More Information About The Red Iguanas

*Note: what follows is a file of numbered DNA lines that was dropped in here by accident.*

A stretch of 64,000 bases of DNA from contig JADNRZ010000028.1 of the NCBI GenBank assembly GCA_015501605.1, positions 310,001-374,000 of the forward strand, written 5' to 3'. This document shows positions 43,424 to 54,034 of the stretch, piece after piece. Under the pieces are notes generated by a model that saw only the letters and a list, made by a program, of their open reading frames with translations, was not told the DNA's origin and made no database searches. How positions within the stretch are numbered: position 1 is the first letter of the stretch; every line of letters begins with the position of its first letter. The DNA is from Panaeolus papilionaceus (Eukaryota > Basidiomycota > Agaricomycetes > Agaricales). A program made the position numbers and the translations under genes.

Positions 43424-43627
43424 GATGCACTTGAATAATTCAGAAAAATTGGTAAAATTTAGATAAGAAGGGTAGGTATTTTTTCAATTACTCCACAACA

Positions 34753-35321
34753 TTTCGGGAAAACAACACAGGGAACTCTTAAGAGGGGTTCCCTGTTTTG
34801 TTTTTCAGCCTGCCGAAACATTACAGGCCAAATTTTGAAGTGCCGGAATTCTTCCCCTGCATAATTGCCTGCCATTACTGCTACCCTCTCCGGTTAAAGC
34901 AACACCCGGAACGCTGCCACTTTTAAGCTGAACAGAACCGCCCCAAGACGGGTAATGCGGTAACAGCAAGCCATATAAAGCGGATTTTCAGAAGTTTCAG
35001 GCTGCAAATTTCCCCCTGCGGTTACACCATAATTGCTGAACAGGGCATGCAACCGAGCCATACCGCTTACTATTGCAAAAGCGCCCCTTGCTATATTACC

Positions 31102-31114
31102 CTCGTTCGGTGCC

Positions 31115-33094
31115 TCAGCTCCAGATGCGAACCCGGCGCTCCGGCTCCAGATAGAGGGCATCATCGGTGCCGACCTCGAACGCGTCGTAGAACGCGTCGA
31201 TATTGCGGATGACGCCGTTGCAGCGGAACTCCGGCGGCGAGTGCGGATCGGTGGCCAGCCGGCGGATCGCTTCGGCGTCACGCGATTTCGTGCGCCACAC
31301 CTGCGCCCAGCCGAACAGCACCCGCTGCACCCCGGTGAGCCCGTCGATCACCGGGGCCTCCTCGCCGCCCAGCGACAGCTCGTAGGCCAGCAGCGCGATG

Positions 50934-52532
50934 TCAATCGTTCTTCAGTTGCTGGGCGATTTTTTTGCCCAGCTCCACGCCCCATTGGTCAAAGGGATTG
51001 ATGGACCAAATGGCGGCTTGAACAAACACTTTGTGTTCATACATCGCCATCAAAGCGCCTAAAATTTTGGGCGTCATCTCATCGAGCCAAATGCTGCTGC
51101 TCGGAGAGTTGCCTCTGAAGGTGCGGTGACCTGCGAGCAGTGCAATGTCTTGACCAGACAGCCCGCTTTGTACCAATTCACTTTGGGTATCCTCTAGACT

The iguana is one of the largest species of lizard families that consists of 60 different types with over 700 species. Iguanas have whiplike tails, curly tails, swifts, and anoles. They are mostly America, specifically southern Canada and South America, and in some on the islands of Madagascar and Fiji. Iguanas range in type from the terrestrial to the tree dwelling arboreal type and semi-aquatic type. The iguana can easily adapt to their habitat because of its skills like the marine iguana of Galapagos Island that is an excellent swimmer. The green iguana on the other hand likes to be in high trees of rain forest. Others acquire adaptation to live longer in dry or hot deserts. Iguanas that are forest and desert dwellers are mainly herbivores, eating flower buds, young leaves and fruits while others are insectivore or omnivores that eats juicy mealworm or wax worm. Common iguanas are quite muscular, the legs and thighs are similar to frogs in appearance. Their toes are delicate; there is a large multi jointed toe on each rear foot that assists iguanas in climbing. They have claws that are extremely sharp. Male iguanas have larger crest on their back compared to female iguanas. Usually the mouth of iguanas is wide and with very sharp teeth. Their nostril snorts out unwanted salts and possesses external ear drums. But did you know that most iguanas have a third eye on top of the head? Their third eye actually detects movements from above. One type of iguana that has this feature is the Red Sided Skink. This type of red iguana dwells on forest habitats and rocky steppes of Southern and Eastern Africa. It reaches for about 8 inches long and like other reptiles they are also egg laying, cold-blooded animals and can easily adapt to its environment. The Red Skink Iguana eats mealworms and crickets coated with calcium and vitamin power. It is important that they are given clean water, dark leafy green and fruits. These terrestrial iguanas spend their daily routines looking for foods but just travel for a short distance. Also they are unable to travel to a more suitable habitat and easily become fragmented. The female red iguanas dig burrow in a hot sunny area where it lays their eggs inside, cover it and then leave the eggs alone. An egg incubates because of the warm temperature that stays a fairly constant of about 77 to 89 degrees Fahrenheit. Usually, all eggs hatches at same time and the young iguanas dig out of the burrow all by themselves. Iguanas also go through courtship behaviors and they are usually quite timid and flee if approached. But during its courtship, iguana males are quite aggressive. Unfortunately this kind of species are becoming endangered, the once copious in the wild are now starting to disappear. The main reason is the loss of habitat like deforestation, the existence of animal prey on iguanas and some were eaten by humans like those iguanas that live in islands. There are several actions and measures that can help iguanas from extinction, such as strict implementation of hunting and collection, captive propagation in places like zoos, and also education programs for people who lives near iguana habitats. Today, Americans also take part in conserving the iguanas. They adopt them and kept as pets. Hence, these iguanas are given with proper care and good habitat. Information on red iguana can be found at the Iguana Care site.